Some love for ggplot2

With all the recent buzz about ggvis (this, this, and this) it’s often easy to forget all that ggplot2 offers as a graphics package. True, ggplot is a static approach to graphing unlike ggvis but it has fundamentally changed the way we think about plots in R. I recently spent some time thinking about some of the more useful features of ggplot2 to answer the question ‘what is offered by ggplot2 that one can’t do with the base graphics functions?’ First-time users of ggplot2 are often confused by the syntax, yet it is precisely this syntax built on the philosophy of the grammar of graphics that makes ggplot2 so powerful. Adding content layers to mapped objects are central to this idea, which allows linking of map aesthetics through a logical framework. Additionally, several packages have been developed around this philosophy to extend the functionality of ggplot2 in alternative applications (e.g., ggmap, GGally, ggthemes).

I recently gave a presentation to describe some of my favorite features of ggplot2 and other packages building on its core concepts. I describe the use of facets for multi-panel plots, default and custom themes, ggmap for spatial mapping with ggplot2, and GGally for generalized pairs plots. Although this is certainly a subjective and incomplete list, my workflows have become much more efficient (and enjoyable) by using these tools. Below is a link to the presentation. Note that this will not load using internet explorer and you may have to reload if using Chrome to get the complete slide deck. This is my first time hosting a Slidify presentation on RPubs, so please bear with me. The presentation materials are also available at Github.

ggplot2 redux.

What are some of your favorite features of ggplot2??




6 thoughts on “Some love for ggplot2

  1. ggplot is great. lattice is also. lattice also alows layering but not as directly as ggplot. an advantage of lattice is that the syntax is similar describing a fit for a model.

  2. facet_grid() adds a second dimension to facet_wrap() so that the grid of plots can be indexed row-wise by one category and column-wise by another. It is quicker to locate the plot of interest this way, compared with searching every plot header for a particular pair of categories, as with facet_wrap(). It is also more likely to reveal patterns across ordinal categories. Facet_wrap() is preferable when facetting by a single category, to allow the line of plots to “wrap” to a new line.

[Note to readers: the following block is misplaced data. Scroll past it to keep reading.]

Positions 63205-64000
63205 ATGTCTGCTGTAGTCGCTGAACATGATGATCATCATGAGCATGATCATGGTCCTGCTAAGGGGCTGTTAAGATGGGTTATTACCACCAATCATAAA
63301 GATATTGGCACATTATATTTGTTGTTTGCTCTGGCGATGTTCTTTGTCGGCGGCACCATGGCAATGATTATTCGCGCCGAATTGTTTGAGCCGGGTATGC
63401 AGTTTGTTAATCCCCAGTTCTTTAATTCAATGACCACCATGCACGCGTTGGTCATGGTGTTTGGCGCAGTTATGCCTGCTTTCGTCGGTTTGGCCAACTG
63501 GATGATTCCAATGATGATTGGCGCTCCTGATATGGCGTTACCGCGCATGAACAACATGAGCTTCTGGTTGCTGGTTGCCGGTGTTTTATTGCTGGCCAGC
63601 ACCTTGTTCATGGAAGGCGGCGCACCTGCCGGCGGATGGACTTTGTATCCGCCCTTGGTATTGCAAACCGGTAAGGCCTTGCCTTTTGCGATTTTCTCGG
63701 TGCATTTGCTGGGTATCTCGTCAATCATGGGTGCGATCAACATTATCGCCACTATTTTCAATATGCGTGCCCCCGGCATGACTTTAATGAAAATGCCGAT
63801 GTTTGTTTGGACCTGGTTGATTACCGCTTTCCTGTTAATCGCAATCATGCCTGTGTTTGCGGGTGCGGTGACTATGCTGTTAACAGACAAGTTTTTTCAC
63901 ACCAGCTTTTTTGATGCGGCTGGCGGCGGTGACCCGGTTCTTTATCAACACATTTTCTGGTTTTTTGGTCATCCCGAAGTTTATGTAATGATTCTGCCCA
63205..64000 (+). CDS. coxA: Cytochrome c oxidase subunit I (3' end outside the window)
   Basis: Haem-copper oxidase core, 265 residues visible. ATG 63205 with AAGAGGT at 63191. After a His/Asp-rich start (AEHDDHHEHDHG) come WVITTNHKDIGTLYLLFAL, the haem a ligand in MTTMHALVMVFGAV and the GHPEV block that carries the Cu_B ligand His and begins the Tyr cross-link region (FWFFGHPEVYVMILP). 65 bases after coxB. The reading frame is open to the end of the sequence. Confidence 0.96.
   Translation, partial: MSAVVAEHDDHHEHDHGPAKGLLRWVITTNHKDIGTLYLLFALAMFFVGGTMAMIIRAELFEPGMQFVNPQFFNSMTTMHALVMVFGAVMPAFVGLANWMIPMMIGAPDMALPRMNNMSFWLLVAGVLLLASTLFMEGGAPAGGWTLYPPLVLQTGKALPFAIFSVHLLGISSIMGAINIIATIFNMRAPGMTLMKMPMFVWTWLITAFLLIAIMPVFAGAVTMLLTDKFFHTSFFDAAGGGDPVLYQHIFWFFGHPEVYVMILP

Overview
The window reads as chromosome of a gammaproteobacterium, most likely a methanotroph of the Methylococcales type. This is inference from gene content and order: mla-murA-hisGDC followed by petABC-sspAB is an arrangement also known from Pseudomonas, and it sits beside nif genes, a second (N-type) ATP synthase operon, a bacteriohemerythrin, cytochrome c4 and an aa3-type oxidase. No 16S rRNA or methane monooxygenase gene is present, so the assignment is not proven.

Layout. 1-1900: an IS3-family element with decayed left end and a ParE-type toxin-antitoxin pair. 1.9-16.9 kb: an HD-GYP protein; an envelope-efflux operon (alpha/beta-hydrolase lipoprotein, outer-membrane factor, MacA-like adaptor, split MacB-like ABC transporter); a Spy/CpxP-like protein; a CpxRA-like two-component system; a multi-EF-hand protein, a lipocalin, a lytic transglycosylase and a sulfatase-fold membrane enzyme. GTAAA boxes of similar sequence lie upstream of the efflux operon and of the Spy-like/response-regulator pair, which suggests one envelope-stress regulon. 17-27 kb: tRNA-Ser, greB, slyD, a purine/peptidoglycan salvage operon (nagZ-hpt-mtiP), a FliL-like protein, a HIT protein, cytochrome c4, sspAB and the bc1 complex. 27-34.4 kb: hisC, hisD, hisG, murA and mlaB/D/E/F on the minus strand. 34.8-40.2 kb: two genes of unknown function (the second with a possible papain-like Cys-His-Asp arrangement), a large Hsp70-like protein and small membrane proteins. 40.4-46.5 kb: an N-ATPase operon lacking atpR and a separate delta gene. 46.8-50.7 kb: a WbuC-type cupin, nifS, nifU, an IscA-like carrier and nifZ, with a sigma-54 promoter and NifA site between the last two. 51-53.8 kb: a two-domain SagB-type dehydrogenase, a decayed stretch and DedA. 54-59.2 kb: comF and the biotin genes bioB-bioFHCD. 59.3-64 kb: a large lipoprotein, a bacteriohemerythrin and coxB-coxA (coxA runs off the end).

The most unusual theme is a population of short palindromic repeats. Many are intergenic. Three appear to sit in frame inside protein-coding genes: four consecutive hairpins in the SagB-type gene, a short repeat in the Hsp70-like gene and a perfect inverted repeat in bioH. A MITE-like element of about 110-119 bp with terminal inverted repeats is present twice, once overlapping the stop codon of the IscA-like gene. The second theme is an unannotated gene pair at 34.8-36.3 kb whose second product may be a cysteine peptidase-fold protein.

• Thanks for the succinct summary, I allude to some of the difference in my presentation but not quite as clear as you’ve described. Personally, I haven’t found much use for facet_wrap aside from the ability to have separate scales for each facet.

  3. Thanks for sharing this material. I like base graphics a lot, even if it has its quirks. I plan on learning ggplot2 thoroughly, but up to now, when things are easy, base was always good enough and when thinks get complicated, I was not firm enough in ggplot2 and so decided to go with base. Ok, that is just me and I will learn ggplot2 in the future.
    However, in most circumstances, both systems work well. Often, you want to use some package and it comes with visualisations included and these are very often base based. And you don’t want to mix base and ggplot2 graphics for their different looks.
    I like the idea realized in the small BlandAltmanLeh package ( ): It offeres both: base and ggplot2 plots. Personally I think it would be neat, if more packages offered the choice.

    • Technically, anything that can be done with ggplot2 can be done with base graphics since ggplot2 is built off of the grid package that comes with base! Base is nice because it provides the building blocks of simple graphs, i.e., high level of customization is possible should you need to do so. ggplot2 is nice because of its use of variable mappings, not to mention the relative ease of producing publication quality figures. It’s a matter of preference. Thanks for reading!

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